Ethan Hawke and Pedro Pascal's romance threatens to end in gunplay in "Strange Way of Life."

I don’t often review short films, but then, short films don’t usually play in our multiplexes. Strange Way of Life bucks that trend this weekend thanks to the star power of its two lead actors and director Pedro Almodóvar, making a foray into English-language film. This is just about the Western you would expect him to make, full of lush colors and soapy melodrama, and infused with the filmmaker’s queer sensibility.

The story here is an old one about a sheriff and an outlaw, with the crucial twist that they were once in love. Jake (Ethan Hawke) is the former cattle rustler who went straight — pun only partially intended — and became a lawman, while Silva (Pedro Pascal) is the boyfriend he left on the other side of the desert. After decades apart, Silva makes the long trek to Jake’s town of Bitter Creek, and Jake knows it’s not just to see him again. Silva’s son (George Steane) is the main suspect in the murder of Jake’s sister-in-law, and the sheriff means to take in the young man dead or alive.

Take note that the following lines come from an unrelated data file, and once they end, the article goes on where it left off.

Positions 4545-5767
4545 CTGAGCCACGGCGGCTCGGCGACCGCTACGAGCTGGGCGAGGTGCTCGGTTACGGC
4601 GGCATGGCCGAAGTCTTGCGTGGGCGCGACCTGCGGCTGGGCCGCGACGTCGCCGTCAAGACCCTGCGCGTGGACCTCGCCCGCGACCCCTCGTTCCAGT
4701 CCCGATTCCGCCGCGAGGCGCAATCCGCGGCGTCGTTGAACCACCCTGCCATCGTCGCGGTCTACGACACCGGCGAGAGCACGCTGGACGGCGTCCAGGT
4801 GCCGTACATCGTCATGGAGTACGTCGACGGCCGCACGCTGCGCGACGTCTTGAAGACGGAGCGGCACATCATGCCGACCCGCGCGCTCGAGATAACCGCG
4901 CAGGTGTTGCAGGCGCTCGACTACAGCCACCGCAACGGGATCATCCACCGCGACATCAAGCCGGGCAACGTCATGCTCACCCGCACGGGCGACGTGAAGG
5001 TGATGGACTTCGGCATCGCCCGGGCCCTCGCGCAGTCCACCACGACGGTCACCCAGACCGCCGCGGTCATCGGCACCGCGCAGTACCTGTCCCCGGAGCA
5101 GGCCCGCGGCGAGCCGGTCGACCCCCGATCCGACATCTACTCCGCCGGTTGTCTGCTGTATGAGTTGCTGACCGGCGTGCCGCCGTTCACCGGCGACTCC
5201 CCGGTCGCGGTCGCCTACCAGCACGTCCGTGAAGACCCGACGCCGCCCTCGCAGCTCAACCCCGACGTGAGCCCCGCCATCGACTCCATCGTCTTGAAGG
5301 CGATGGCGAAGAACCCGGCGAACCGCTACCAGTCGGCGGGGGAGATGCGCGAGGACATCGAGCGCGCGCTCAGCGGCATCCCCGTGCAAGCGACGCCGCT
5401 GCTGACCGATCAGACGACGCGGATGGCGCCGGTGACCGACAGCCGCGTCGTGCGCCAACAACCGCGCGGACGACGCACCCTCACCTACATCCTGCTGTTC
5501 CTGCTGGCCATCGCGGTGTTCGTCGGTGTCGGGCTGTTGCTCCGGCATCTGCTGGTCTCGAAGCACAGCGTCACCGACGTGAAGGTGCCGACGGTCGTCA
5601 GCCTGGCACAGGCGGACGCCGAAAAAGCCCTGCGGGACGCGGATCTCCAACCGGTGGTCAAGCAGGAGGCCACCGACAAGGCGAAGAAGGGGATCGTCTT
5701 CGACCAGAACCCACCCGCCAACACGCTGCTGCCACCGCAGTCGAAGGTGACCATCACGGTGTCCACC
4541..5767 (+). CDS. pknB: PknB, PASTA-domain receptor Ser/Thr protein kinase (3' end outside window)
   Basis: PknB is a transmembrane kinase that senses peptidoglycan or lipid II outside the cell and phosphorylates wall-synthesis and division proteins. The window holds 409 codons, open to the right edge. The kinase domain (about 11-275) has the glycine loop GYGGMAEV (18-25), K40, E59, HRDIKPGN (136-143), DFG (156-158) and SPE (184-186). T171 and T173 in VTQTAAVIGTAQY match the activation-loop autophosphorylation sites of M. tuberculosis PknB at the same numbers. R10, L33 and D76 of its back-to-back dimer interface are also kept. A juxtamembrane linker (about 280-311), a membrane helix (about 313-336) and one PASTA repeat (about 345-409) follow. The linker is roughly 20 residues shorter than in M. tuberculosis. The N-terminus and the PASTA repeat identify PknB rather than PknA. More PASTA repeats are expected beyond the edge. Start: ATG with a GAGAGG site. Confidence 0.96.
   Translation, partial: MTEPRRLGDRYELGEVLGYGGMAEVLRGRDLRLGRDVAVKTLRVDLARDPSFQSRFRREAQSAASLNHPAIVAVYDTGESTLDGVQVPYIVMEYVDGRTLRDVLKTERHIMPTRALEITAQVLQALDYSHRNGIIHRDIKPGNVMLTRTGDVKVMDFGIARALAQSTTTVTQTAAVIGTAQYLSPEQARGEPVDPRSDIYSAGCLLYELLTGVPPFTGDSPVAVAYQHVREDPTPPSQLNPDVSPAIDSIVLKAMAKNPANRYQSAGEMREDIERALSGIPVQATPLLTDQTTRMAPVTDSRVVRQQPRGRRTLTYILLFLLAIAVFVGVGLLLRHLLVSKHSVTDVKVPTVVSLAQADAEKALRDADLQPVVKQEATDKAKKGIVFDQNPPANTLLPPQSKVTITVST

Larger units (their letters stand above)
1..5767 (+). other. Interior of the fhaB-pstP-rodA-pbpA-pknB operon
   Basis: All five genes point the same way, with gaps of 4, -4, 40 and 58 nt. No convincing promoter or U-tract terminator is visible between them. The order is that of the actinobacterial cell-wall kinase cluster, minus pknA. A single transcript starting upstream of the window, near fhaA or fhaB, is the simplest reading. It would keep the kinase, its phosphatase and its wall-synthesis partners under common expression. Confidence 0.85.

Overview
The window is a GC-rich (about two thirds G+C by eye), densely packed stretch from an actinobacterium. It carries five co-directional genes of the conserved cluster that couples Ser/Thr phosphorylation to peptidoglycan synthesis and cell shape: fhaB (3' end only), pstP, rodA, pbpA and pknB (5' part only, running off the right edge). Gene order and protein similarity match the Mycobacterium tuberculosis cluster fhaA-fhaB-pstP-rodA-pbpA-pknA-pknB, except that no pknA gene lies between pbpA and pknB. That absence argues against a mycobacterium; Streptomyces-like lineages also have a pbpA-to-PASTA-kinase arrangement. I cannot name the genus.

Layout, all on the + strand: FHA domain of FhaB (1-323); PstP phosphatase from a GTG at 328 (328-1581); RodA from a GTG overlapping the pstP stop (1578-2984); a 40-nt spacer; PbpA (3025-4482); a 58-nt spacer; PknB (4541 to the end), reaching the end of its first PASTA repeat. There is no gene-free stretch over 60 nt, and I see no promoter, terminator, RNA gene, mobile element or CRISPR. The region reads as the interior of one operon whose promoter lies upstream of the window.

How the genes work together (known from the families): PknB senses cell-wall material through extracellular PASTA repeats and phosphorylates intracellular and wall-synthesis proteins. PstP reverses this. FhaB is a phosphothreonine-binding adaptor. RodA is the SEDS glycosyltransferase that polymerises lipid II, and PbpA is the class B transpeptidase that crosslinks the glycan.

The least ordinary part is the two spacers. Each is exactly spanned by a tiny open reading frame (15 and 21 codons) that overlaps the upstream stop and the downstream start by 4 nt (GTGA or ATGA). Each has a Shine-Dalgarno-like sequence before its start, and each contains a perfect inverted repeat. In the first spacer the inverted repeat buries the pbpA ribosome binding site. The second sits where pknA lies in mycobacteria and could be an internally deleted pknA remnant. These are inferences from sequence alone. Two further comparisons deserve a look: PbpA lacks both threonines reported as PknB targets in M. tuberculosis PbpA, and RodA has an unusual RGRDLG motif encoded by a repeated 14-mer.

I’m guessing Almodóvar must have gazed enviously on the repressed gay romance of Brokeback Mountain. Almodóvar’s Western stylings are those of a filmmaker who has absorbed the mid-century works of John Ford and Anthony Mann. I’m tempted to call this a gay version of Nicholas Ray’s 1954 horse opera Johnny Guitar, except that Johnny Guitar is already quite gay, which is one reason why it’s so tremendous. The entire first half of this 30-minute film is taken up with Jake and Silva hashing over the embers of their romance after their night of sex, and it’s a showcase for Pascal as Silva works through the baggage of all their years apart. This film is clearly modeled on Brokeback Mountain, and because of Pascal’s performance, it attains something like the power of that gay Western, even though Almodóvar’s visual grammar is completely different from Ang Lee’s.


The abrupt ending of this makes me less happy — the story really could have used an expansion to feature length. Strange Way of Life is still a fascinating artifact from a filmmaker who hardly needs an English-language hit to secure his reputation but wants to pay tribute to the Hollywood directors who contributed to make his unique style. This film is paired with Almodóvar’s other English-language short, 2020’s The Human Voice, which is a short-film double bill worth the trip to the theater.